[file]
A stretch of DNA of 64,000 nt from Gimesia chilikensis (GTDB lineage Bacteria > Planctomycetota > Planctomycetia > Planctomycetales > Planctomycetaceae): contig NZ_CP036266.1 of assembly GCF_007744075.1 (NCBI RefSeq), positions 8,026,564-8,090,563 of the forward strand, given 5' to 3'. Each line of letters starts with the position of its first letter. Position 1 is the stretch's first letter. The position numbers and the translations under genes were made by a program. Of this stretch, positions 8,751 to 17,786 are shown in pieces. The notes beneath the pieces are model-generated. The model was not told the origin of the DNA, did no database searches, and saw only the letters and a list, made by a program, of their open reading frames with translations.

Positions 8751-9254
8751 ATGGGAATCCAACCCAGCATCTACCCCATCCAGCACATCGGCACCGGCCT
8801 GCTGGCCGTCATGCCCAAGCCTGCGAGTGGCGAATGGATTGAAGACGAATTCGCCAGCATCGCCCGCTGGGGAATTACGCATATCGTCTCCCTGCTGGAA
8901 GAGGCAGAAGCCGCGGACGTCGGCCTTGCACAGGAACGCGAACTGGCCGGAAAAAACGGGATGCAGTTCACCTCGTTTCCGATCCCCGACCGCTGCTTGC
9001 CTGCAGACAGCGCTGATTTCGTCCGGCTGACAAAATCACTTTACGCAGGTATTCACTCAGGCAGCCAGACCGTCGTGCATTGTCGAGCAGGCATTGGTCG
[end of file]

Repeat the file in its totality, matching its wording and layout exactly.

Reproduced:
A stretch of DNA of 64,000 nt from Gimesia chilikensis (GTDB lineage Bacteria > Planctomycetota > Planctomycetia > Planctomycetales > Planctomycetaceae): contig NZ_CP036266.1 of assembly GCF_007744075.1 (NCBI RefSeq), positions 8,026,564-8,090,563 of the forward strand, given 5' to 3'. Each line of letters starts with the position of its first letter. Position 1 is the stretch's first letter. The position numbers and the translations under genes were made by a program. Of this stretch, positions 8,751 to 17,786 are shown in pieces. The notes beneath the pieces are model-generated. The model was not told the origin of the DNA, did no database searches, and saw only the letters and a list, made by a program, of their open reading frames with translations.

Positions 8751-9254
8751 ATGGGAATCCAACCCAGCATCTACCCCATCCAGCACATCGGCACCGGCCT
8801 GCTGGCCGTCATGCCCAAGCCTGCGAGTGGCGAATGGATTGAAGACGAATTCGCCAGCATCGCCCGCTGGGGAATTACGCATATCGTCTCCCTGCTGGAA
8901 GAGGCAGAAGCCGCGGACGTCGGCCTTGCACAGGAACGCGAACTGGCCGGAAAAAACGGGATGCAGTTCACCTCGTTTCCGATCCCCGACCGCTGCTTGC
9001 CTGCAGACAGCGCTGATTTCGTCCGGCTGACAAAATCACTTTACGCAGGTATTCACTCAGGCAGCCAGACCGTCGTGCATTGTCGAGCAGGCATTGGTCG